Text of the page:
New Mexico Livestock Disease Prompts
Call For Caution in Utah
For specific information contact Dr. Bruce King at firstname.lastname@example.org/
(Salt Lake City) – Utah livestock owners are urged to take extra precautions this summer to prevent the spread of Vesicular Stomatitis (VS), a Foreign Animal Disease that is rarely fatal, but can cause economic losses to producers. In unusual cases Vesicular Stomatitis can be transmitted to humans.
"Currently there is an outbreak of VS in the state of New Mexico, and we are alerting owners of horses, cattle, sheep, and other livestock in Utah to take precautions to protect their animals," said State Veterinarian, Dr. Bruce King. "There is no need to alter or cancel any livestock shows or events because of this development in New Mexico," King added.
Symptoms in humans may include fever, muscle aches, headache and malaise. Vesicles are rare, but can occasionally be found on the mouth, lips or hands. Most people recover without complications in four to seven days. Humans can become infected when handling affected animals, contaminated fomites, tissues, blood or virus cultures. To prevent infection, protective clothing and gloves should be used when handling infected animals.
Livestock owners in Utah are advised to closely monitor the health status of animals that may come in contact with their animals. The disease has been shown to be transmitted by a number of biting insects, 'no- seeums', midges or
other biting insects. Animals primarily affected are those in living in pastures. The particular strain currently circulating does not appear to have been in New Mexico previously. The last significant outbreak of VS was in 2005.
We therefore have a large susceptible population of livestock, and reports are this virus strain is causing significant lesions in affected animals. This current virus appears to be more virulent that previous outbreaks. Several animals have experienced severe lesions and in some cases significant supportive care has been required for infected animals.
Organizers of events involving out of state livestock from New Mexico are required to obtain a Health Certificate (CVI) for the animals written within 48 hours of entering the show.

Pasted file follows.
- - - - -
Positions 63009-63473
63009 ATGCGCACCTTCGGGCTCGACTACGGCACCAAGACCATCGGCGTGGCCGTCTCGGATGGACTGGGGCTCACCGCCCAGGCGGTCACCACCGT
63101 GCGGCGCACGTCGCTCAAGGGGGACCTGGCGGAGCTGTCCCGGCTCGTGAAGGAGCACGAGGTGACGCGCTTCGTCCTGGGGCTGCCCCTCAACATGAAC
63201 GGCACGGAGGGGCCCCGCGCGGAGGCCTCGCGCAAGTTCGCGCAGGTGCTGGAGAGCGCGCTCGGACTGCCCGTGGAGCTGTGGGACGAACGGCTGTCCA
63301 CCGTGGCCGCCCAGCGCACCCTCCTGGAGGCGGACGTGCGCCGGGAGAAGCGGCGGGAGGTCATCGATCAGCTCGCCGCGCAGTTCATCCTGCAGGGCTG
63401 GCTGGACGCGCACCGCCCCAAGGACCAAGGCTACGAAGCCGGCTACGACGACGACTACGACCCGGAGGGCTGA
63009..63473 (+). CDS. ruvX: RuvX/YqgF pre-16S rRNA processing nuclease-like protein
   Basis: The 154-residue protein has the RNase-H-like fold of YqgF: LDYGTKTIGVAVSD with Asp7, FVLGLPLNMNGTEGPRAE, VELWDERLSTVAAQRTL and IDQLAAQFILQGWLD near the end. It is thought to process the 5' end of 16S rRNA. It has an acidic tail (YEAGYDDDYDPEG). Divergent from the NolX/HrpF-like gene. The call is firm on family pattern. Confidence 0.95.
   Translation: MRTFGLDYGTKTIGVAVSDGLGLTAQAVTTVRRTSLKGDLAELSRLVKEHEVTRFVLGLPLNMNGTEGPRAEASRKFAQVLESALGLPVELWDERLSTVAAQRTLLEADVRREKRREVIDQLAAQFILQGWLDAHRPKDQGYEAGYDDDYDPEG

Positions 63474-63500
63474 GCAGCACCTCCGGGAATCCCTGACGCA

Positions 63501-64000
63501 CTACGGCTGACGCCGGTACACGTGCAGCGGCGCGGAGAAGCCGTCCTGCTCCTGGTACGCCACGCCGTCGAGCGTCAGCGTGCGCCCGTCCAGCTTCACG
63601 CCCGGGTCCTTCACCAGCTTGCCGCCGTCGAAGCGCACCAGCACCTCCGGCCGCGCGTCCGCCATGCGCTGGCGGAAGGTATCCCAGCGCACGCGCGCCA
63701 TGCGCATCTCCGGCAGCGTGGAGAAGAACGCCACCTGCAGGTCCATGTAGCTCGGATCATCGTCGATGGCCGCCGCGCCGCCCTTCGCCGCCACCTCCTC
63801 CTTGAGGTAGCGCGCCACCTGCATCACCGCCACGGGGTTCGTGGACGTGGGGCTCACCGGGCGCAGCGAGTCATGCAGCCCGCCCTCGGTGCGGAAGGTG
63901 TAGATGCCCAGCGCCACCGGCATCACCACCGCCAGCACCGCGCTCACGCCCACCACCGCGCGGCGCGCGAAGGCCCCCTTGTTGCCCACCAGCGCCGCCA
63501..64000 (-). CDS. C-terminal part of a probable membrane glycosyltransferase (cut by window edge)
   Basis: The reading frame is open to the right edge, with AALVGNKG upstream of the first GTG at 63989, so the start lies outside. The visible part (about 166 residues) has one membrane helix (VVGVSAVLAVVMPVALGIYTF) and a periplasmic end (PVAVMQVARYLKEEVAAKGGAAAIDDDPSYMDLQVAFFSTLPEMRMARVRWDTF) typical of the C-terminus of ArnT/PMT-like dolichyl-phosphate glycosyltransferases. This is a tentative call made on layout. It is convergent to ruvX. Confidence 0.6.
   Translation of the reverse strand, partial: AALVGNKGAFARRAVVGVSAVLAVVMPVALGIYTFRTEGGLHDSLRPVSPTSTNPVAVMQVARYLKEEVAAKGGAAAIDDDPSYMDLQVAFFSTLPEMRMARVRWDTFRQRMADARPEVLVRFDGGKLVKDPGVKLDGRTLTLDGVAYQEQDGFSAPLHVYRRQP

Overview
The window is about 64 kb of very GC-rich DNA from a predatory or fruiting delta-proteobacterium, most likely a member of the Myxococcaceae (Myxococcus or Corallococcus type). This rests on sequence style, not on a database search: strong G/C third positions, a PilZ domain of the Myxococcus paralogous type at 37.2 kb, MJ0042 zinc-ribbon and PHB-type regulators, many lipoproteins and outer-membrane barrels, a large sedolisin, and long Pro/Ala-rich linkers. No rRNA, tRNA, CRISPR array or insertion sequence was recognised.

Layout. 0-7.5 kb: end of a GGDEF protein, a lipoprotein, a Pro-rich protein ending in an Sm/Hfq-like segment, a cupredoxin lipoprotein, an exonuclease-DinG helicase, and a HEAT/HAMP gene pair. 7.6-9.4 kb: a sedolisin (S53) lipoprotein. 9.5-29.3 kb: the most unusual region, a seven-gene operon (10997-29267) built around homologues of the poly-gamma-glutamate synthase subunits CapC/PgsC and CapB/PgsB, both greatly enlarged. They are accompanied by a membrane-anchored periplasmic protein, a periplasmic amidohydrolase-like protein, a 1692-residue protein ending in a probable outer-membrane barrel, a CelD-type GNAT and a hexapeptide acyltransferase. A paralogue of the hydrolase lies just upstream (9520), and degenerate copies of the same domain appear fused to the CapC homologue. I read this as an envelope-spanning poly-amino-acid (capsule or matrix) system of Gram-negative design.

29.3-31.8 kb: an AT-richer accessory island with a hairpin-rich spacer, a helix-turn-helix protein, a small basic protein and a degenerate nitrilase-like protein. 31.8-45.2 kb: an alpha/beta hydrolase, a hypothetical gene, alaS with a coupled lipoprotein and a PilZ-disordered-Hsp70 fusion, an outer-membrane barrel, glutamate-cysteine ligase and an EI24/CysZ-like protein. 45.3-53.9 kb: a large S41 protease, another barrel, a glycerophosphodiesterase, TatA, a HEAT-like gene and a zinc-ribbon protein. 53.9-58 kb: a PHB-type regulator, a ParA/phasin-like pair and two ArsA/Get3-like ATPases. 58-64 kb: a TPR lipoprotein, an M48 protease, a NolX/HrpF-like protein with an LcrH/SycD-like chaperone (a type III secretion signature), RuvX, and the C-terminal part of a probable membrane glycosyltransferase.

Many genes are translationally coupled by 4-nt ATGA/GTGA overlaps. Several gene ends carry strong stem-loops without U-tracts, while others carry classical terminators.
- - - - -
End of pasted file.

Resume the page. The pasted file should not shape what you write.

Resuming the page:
Vesicular Stomatitis Update
New Mexico is continuing to experience positive cases of Vesicular Stomatitis (VS). This disease is classified as a Foreign Animal Disease and therefore requires case reporting both nationally and internationally.
Currently eleven premises are under quarantine. The counties of Otero, Valencia, Socorro and San Miguel have positive confirmed cases. The counties of Dona Ana and Roosevelt have had suspect cases. The counties of Bernalillo and Santa Fe are considered high risk for cases of VS.
Based on the current understanding of the disease and consultation with USDA researchers knowledgeable of the pathogenesis of this virus, New Mexico can expect to experience continued cases in livestock throughout the summer and fall seasons. The disease Vesicular Stomatitis can be expected to occur primarily but not limited to, areas along rivers, streams, irrigated pastures and lakes or other bodies of standing water. While most cases are reported in horses this virus readily infects all species of livestock.
Precautions are indicated when handling suspect livestock. Dr. Paul Ettestad , NM Dept of Health has suggested the following:
In people, vesicular stomatitis is uncommon, but can cause an acute illness that resembles influenza. The incubation period is usually three to four days, but it can be as short as 24 hours or as long as six days.
The livestock community is urged to closely follow the below listed recommendations.
1. All livestock producers in New Mexico are cautioned to keep close observation of their livestock. Excessive drooling, lip and oral ulcers, blisters or vesicles in the lip area, loss of epithelial tissue in the oral cavity are primary signs of this disease. Where the disease is suspected producers need to contact their veterinarian immediately.
2. Event organizers are asked to work closely with a veterinarian to be sure all livestock entering public events are free of the disease. The finding of a positive animal at an event requires immediate quarantine of all livestock attending the event.
The objective is to limit the disease to infected premises and not increase exposure by moving infected livestock.
3.Where out of state livestock are a part of the event a Health certificate (CVI) written within two days of entering the show will be required for all New Mexico origin livestock.
The following statement is to appear on the CVI:
"The animals represented on this certificate have not originated from a premises or area under quarantine for Vesicular Stomatitis (VS), or a premises on which VS has been diagnosed in the past 21 days. I have examined these animals and have not observed lesions or clinical signs of VS."
posted: June 21, 2012